Little Photoshop of Horrors
Mark Mothersbaugh lives a symmetrical life of wild extremes.
Hes was born and still lives in Akron, Ohio all-American birthplace of the rubber tire, Alcoholics Anonymous, and the soap-box derby but made his name as frontman for the band Devo, which posited that mankind was digressing as a species.
Mothersbaugh and Devo spooked the old folks with ditties like Whip It and Mongoloid, but Mark is nowadays best known as a soundtrack specialist for kiddy/tween fare like Clifford the Big Red Dog, Crash Bandicoot, and Herbie: Fully Loaded.
The man who scored the flicks How to Eat Fried Worms and Popeyes Voyage: The Quest for Pappy owns an honorary doctorate from Kent State University.
Mothersbaugh is an accomplished visual artist whos legally blind.
Every time it appears that Mothersbaugh has achieved a perfect balance, he throws himself for a loop. When he gets too far afield, he signs on for another Rugrats soundtrack.
Must be time for another Rugrats soundtrack.
The exhibit Beautiful Mutants, Mothersbaughs current project, might be subtitled The Mengele School of Photography. It comprises manipulated images of kooks, deviants, oddballs, yahoos, and just plain plug-uglies. Youve seen similar tortured creatures in movies like Tod Brownings Freaks, on fliers advertising death-metal gigs, and in contemporary sideshows like 999 Eyes.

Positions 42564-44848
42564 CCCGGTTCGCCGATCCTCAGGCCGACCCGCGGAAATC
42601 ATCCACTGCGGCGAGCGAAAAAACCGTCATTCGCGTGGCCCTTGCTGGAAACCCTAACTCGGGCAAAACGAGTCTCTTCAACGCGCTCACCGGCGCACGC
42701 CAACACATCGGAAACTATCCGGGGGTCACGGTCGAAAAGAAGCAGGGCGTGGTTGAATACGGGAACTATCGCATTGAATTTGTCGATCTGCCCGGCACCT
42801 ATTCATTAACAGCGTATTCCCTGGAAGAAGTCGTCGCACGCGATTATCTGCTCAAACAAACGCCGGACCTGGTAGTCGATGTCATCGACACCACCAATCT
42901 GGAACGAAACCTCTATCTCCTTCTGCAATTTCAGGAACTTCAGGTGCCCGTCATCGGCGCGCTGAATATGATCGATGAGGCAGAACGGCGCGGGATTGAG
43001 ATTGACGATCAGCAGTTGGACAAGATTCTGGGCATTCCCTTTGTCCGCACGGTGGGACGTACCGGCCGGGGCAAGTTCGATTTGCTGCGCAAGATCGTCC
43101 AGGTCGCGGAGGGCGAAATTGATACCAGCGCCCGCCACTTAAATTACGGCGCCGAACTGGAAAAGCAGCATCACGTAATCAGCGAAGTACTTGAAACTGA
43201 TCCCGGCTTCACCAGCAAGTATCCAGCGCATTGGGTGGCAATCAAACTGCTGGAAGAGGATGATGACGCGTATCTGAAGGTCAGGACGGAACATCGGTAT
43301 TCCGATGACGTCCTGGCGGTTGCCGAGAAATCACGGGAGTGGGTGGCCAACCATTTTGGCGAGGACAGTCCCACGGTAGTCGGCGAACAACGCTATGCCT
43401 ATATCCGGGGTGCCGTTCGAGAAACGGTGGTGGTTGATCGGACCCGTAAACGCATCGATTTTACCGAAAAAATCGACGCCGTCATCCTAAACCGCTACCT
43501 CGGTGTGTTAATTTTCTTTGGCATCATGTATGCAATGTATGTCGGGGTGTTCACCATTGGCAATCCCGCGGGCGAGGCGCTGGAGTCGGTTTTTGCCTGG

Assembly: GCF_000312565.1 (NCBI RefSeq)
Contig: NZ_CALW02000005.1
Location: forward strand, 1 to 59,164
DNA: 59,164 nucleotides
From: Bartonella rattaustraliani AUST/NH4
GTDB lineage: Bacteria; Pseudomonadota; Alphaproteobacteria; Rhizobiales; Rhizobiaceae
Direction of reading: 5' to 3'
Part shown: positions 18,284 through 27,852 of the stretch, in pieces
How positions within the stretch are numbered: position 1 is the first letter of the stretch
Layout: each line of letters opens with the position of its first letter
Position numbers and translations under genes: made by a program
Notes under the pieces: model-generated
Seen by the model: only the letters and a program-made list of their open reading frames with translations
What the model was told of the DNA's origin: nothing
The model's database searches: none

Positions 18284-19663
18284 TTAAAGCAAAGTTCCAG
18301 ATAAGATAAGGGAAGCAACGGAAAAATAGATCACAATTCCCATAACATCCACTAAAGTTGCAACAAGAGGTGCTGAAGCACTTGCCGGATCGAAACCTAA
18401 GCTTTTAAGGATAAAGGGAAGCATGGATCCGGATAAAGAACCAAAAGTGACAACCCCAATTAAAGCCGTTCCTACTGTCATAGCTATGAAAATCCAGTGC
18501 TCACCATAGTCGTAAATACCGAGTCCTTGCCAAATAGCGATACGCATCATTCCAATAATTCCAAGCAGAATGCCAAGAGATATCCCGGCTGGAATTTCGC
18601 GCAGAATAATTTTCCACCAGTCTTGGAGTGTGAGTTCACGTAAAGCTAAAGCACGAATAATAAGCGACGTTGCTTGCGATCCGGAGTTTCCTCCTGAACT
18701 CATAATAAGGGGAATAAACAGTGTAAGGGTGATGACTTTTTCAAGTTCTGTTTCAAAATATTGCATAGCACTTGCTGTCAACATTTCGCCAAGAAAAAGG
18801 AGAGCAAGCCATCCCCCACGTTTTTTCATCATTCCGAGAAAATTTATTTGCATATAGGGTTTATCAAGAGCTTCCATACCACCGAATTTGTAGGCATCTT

There are Ostrich People, alien poster children, folks with too many limbs and not enough heads oh, its pretty rank. Interestingly, Im not queased out by images of real freaks, probably because whatever they are or arent, theyre human.
Whatever these things are or arent, theyre not freaks. Mothersbaughs misanthropes and unfortunates are regular ol potato-shaped human beings whove had all the humanity -- and whatever trace memories they've left behind -- leached from them via a process the artist refers to as correcting. Instead of seeing monsters as they were born, à la Tod Browning, were seeing monsters made.
On his Web site, www.mutatovisual.com, the artist attempts to explain his study of humans via symmetry and the technology he uses to achieve it:
Humans, great pretenders to bi-lateral symmetry, are in actuality closer to potatoes in their lack of precise symmetry. A closer look reveals what is truly inside the people around us. For this project, old photographs were corrected using a combination of both antiquarian hand-crafting and modern computer technology. [They] were corrected in order to examine those who have walked the planet before us. Theoretically symmetrical in generalities, the subtle potato-like qualities of the human form allow the tenants of these bodies to hide within their asymmetric muddiness. These corrected photographic images allow the true tenant of these human faces and figures to be flushed out and viewed without the disguise that we all so expertly hide behind.
You say po-tay-toe, I say puh-tah-toe.
You say correction, I say devolution.
Fri., July 4, 6 p.m.-midnight; Sat., July 5, 1:30-7 p.m.; Sat., July 12, 1:30-7 p.m.; Fri., July 18, 6-10 p.m.; Sat., July 19, 1:30-7 p.m.; Sat., July 26, 1:30-7 p.m., 2008
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